You made me promises promises
You knew you'd never keep
Why do I believe
All of your promises
You knew you'd never keep – Naked Eyes
Wow – what a party!
The former Vice-Chairman of Goldman Sachs (Draghi) says everything is fixed and the global markets go flying – what's not to trust? Would anyone form GS ever lie to us? Would GS be involved in manipulating the Global Markets – of course not!
Now that I've fulfilled my obligation to get my mother back unharmed – let's get real. Draghi said the violent spike in bond yields in recent days was hampering "the functioning of the monetary policy transmission channels" – the EXACT expression used to justify each of the ECB's previous market interventions.
Yields on Spanish two-year debt plunged 72 basis points to 5.47% in barely an hour, with comparable moves on Italian debt – easing the pressure before a string of debt auctions in Rome over coming days. The MIB index of stocks in Milan surged by 5.6%. Madrid's IBEX rose 6%, the biggest jump in two years, led by an explosive rise in bank shares. Mr Draghi's comments came as Spain claimed backing from France and Germany for activation of the eurozone's rescue fund (EFSF) to buy Spanish bonds, though this would require calling the Bundestag's finance committee back from holiday for a vote. Action by the EFSF would provide "political cover" for the ECB to join the fray in a two-pronged attack. "We're firing on all cylinders: that is what has ignited the markets," said Hans Redeker, currency chief at Morgan Stanley.
Joint statements from Madrid, Paris and Berlin said market turbulence "does not reflect the fundamentals of the Spanish economy, or the sustainability of its public debt". According to Ambrose Pritchard, "the wording seems scripted to clear the way for intervention." Of course, now it's time to put up or shut up as the Fed meets next week and the ECB has their pre-holiday meeting next week as well…
by Phil Davis - July 26th, 2012 8:25 am
ECB President Mario Draghi said they "stand ready to do whatever it takes to save the Euro."
That was enough to send the Dow Futures flying up 200 points at 6am (where we shorted them at 12,800 along with S&P at 1,350, RUT at 780 and Oil at $90) because no one cared that he also said "within our mandate" nor do the bulls seem to realize that this is already year 3 of the ECB doing "whatever it takes" to save the Euro and, apparently, it takes a HELL OF A LOT MORE than what they've already done.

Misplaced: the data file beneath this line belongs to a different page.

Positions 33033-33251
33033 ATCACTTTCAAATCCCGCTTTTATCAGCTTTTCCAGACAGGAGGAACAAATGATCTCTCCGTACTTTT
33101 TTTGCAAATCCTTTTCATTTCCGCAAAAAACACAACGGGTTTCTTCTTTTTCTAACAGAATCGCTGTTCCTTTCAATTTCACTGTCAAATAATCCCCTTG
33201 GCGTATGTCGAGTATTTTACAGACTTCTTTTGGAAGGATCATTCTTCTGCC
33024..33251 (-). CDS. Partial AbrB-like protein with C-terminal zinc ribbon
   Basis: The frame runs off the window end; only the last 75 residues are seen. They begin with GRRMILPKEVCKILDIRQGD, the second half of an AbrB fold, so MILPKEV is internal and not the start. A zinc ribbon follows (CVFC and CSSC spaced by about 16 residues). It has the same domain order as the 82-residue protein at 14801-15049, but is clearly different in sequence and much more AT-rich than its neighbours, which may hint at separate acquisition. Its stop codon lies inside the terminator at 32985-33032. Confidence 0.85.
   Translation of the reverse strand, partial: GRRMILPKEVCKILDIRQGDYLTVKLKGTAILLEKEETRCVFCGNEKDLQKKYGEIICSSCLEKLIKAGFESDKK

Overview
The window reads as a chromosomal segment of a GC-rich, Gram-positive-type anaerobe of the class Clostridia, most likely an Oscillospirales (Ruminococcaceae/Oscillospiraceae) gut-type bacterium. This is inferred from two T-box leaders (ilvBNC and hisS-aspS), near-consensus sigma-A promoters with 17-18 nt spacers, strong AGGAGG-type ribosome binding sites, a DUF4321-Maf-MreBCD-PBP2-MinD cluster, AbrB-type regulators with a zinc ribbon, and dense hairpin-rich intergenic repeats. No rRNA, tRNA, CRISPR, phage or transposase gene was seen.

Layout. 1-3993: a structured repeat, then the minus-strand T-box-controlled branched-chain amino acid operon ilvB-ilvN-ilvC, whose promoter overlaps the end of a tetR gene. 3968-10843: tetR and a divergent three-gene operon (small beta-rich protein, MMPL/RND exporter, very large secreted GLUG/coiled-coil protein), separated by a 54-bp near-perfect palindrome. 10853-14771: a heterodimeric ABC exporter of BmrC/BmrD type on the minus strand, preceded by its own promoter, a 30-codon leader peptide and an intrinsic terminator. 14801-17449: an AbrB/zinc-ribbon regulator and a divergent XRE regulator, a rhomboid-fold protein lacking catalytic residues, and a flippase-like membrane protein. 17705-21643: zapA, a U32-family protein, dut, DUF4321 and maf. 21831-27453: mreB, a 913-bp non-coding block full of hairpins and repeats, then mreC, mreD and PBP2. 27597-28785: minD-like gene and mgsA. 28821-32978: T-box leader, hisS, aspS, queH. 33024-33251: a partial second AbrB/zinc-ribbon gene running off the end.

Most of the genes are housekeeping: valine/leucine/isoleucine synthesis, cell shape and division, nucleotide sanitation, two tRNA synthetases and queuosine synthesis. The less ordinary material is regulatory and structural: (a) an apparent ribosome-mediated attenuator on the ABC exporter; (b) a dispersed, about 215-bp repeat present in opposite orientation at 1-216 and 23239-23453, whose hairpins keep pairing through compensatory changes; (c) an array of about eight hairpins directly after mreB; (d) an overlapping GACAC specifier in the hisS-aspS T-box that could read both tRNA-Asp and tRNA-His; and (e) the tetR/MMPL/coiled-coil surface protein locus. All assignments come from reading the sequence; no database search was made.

We were silly, we should have flipped more bullish last night as Spain's 10-year yields hit 7.75% – new highs on Spain and Italy's 10-year have been pretty reliable BS triggers for more happy talk from the ECB, because "whatever it takes" is lying to investors and posturing and bluffing – WHATEVER IT TAKES to stop these rates from heading to double digits, which necessitated a $500Bn bailout for Greece and would mean TRILLIONS for Spain and EVEN MORE TRILLIONS for Italy.
If you don't think there's a limit to "whatever it takes" – see how fast the EU comes up with one Trillion – let alone five it would take for Spain and Italy (as if it would stop there). I have, sadly, seen hospitals do "whatever it takes" to keep terminal patients alive – they do a lot but, in the end, the patient still dies.
Of course, our motto at PSW is "We don't care IF the markets are manipulated as long as we can figure out HOW the markets are manipulated and place our bets accordingly" so, early this morning, I put a note up for our Members, indicating how ridiculous the move was and indicating the shorting targets on the Futures. Just yesterday, right in the morning post, I mentioned our shorting target for the Dow Futures (/YM) was 12,650 and we hit it 2 times after the open with 2 drops below 12,600 where we stopped out with $500 per contract gains. Those are just the free ideas folks!
Every quarter, during earnings month, we like to show off with a few free trade ideas to give non-Members a chance to have some fun. We've been nailing it this month but July is almost over and so are…